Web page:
If Rick Joy could pick a NAHBS winner…

Let me share a pet peeve. Architects are quick to point out the ecological damage wrought by urban sprawl, when it involves oversized houses built from standard plans in the suburbs. But you rarely hear architects speak against hyper sprawl: that sprawl that goes on beyond the suburbs.

Speaking against farmlands and wilderness areas being used as playgrounds where the rich can build their weekenders, is a breath away from criticising the architects who build them these playgrounds. Let’s name a few: Rick Joy, Antoine Predock, Glenn Murcutt, Samuel Mockbee…. To mention the damage caused (by cars and roads mainly) as a result of hyper sprawl, is to expose the myopia of our discipline’s luminaries every time they stand up and say their work is green, plus our own gullibility, for not lobbing eggs or tomatoes each time they do.

Last week I met an arch villain, Rick Joy, and cringed every time I heard him use that phrase “off the gird”. Rick, the cars that take people out to your projects, are on a grid that leads to Iraq!

But before we smash his glass houses, I should say that a recurring theme of Joy’s master plans (that all of his clients thus far have rejected) is the making of closely packed villages, rather than sprawling subdivisions of one acre blocks. He is also a funny, likeable, self effacing guy, the kind of guy you would gladly lend your draft to in a bike race. When I hear him explain how he designs, I could swear I’m listening to a Portland based bike maker, explaining some new design feature. Both belong to one milieu. If Rick Joy were a judge at the North American Handmade Bicycle Show (NAHBS), the bikes he would choose would be no different from the ones picked by the judges they already have. Like any NAHBS judge, Rick would give prizes to bikes that made ingenious use of leather or timber, joined by hand with irreducible elegance, as an offering to whatever native American god stands for utility, or blesses the deer hunt.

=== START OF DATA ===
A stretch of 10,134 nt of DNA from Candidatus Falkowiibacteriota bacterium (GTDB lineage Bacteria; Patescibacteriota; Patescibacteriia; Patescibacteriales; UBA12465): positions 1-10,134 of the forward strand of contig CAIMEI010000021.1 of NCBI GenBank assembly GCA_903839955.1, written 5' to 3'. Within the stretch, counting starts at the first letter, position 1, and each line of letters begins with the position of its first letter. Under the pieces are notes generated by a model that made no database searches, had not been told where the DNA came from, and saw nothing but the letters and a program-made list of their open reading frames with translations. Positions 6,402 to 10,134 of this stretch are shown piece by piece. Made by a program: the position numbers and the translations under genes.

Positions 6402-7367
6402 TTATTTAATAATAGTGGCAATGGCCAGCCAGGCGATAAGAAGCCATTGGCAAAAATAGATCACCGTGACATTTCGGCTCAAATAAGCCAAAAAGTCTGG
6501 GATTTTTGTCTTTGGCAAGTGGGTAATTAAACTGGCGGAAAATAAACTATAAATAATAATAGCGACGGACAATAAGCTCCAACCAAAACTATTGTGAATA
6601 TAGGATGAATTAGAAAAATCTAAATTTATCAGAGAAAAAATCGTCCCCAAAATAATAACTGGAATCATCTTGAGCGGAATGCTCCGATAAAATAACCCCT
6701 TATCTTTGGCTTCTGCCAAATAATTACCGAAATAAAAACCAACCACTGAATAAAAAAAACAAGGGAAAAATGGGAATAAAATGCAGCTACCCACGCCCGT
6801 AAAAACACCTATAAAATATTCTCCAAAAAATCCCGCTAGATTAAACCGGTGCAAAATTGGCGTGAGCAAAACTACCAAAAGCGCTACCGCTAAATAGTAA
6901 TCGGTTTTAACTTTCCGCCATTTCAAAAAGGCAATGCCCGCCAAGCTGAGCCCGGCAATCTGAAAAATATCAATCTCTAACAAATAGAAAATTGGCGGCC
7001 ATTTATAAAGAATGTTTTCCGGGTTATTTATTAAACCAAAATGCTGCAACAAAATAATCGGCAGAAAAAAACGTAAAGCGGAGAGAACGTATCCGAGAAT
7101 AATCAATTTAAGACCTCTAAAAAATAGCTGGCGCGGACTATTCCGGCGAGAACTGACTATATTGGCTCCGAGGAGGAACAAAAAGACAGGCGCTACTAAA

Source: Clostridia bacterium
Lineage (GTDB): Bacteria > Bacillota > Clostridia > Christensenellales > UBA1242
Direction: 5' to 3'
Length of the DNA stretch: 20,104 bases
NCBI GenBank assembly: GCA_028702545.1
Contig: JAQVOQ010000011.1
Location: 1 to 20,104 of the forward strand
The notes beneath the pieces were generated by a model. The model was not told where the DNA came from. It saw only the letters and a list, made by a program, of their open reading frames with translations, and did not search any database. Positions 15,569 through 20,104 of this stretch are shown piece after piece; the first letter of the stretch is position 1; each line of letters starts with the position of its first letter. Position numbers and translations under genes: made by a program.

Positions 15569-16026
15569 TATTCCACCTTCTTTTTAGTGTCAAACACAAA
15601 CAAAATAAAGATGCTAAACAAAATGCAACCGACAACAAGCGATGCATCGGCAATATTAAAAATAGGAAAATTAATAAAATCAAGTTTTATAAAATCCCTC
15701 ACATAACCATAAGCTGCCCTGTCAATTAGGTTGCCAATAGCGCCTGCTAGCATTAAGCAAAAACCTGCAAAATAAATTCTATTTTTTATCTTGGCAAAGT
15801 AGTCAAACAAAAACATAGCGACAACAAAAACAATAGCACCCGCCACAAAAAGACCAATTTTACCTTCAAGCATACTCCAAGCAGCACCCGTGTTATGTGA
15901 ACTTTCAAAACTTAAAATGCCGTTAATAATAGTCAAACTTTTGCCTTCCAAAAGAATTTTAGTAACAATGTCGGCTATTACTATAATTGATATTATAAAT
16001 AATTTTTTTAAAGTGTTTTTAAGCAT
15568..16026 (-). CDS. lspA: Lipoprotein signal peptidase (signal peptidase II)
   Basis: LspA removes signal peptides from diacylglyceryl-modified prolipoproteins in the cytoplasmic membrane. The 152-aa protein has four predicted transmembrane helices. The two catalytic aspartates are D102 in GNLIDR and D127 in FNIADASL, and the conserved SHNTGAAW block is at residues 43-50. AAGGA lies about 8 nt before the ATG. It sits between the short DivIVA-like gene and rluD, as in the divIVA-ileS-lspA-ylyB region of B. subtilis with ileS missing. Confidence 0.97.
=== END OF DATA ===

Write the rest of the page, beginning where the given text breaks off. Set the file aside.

There is a rural flavour to recent trends in bike design, with the promise of some slight redemption for architecture in remote areas. Where previously the weekend escape only started when you arrived at your retreat in your car, just maybe, life can slow down while you are on your way there. I’m not addressing those of you who would rather count each ounce of carbon. I’m clutching for any kind of credible dream.


  1. Ian Menzies says:

    That’s a pretty good point, and the reason I no longer go surfing. 3 hr round trip in the car to catch a couple of over crowded, mushy waves. Better by far, to go cycling.(or move to Newcastle.Preferably Dixon Park!)

    • Steven says:

      I live right next to it, and surfing is still a big hassle. It’s just not a gentleman’s sport.

  2. Luke says:

    Far be it from me to defend architects, but they are not alone in thinking that somehow”being in countryside” = “green/good”. Terraced houses in towns/ high rise buildings just don’t seem virtuous. There may be hope from non-Anglo cultures. A Brazilian friend of my brother’s from student days visited him and was horrified to find him living in rural Oxfordshire, “not even in a village.” He took my sister-in-law quietly to one side to check that business was ok and that they’d be able to get back to a town as soon as things picked up…

  3. Gusto says:

    I forgave his OTGFTUR (off the grid for the ultra rich) because every masterplan looked like some italian country hill town.

    • Steven says:

      I agree. Easy to pardon. Not that a jet fuel user like me, with a titanium fetish, could stand in judgment.

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